This means that, if you run a hotel, you can give access to your Wi-Fi network (signing on within their rooms, or in the hotel lobby) via a speaker in the room, whilst not requiring any cumbersome passwords. What’s more, if you limit each device to a 24 hour access period, you can even ask visitors to return to the lobby to re-authenticate each day to ensure your network is not compromised in any way.

Services that include a lengthy sign-in process are often ones which also require two-factor authentication, such as banking and other online accounts. This is another area where data-over-sound can add value and effectively address security concerns, whilst maintaining the technology’s signature ease of use. 

Every time a connection is initiated using data over sound, time-based, one-time passcodes like the ones now often seen within mobile banking apps can be generated and linked to the current timestamp. This ensures that the authentication code is not vulnerable to a replay attack - that is, being recorded and reused at a later date. Such security features reduce any opportunity for compromise to the service in use, and transform a pain point into a seamless interaction.  

Provisioning via sound: Solving a key IoT pain point

The technology’s sign-in capabilities also provide wider advantages for the Internet of Things. For example, data-over-sound makes the configuration process for new smart devices quick and effortless. As many early adopters of IoT have experienced, provisioning new devices can be intricate and error-prone, particularly if the device in question doesn’t have a user interface. The user is required to first take measures to transform it into a local hotspot, and subsequently to sign in via a counterpart laptop or smartphone to set the network credentials.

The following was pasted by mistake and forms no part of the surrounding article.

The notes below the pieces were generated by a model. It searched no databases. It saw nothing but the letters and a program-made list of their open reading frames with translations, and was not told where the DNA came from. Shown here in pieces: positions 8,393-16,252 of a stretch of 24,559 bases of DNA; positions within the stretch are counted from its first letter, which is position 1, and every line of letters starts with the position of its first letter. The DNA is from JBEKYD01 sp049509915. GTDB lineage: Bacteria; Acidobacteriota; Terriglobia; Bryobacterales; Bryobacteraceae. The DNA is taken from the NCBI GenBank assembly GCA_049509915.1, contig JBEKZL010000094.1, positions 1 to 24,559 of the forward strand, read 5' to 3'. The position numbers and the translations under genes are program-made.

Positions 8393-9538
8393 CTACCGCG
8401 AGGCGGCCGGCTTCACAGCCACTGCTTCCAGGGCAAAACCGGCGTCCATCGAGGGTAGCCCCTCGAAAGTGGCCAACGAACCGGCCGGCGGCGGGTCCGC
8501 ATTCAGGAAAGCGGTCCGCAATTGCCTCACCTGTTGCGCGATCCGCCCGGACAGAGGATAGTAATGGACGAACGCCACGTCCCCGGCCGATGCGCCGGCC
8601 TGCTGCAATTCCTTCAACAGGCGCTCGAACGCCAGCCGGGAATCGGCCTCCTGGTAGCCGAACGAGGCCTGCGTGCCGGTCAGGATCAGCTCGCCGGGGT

However, using data-over-sound can eliminate these complex and time-consuming steps. By taking Wi-Fi credentials that are already pre-cached on a user's mobile phone, translating them into an acoustic signal, and playing them to the nearby smart device, the user flow is simplified dramatically. The scope for errors is also reduced, which can be a major cause of frustration, particularly for non-tech-savvy users. When this is multiplied by multiple smart devices, this equates to some significant efficiency and cost savings.

With the number of IoT-enabled devices installed worldwide expected to soar to 31 billion by 2020, which Arm want to expand to a trillion by 2035, configuration through sound-enabled connectivity could enable huge time savings as more businesses become fully connected. 

The demand for instant and accessible services looks only set to continue, and companies must now find new ways to prepare their services for an increasingly digital future. Sound’s versatility as a means of connectivity offers huge potential to transform the way that many slow and painful sign-in tasks are completed, and enable a more seamless connected world for businesses and individuals alike. 

Daniel Jones, Chief Technology Officer, Chirp (opens in new tab)
Image Credit: Christiaan Colen / Flickr

Dan has numerous publications and patent filings spanning digital signal processing, audio and communications. His PhD applied high-performance computing to unanswered questions in computational biology. He now leads Chirp’s research into next-generation audio communication technologies.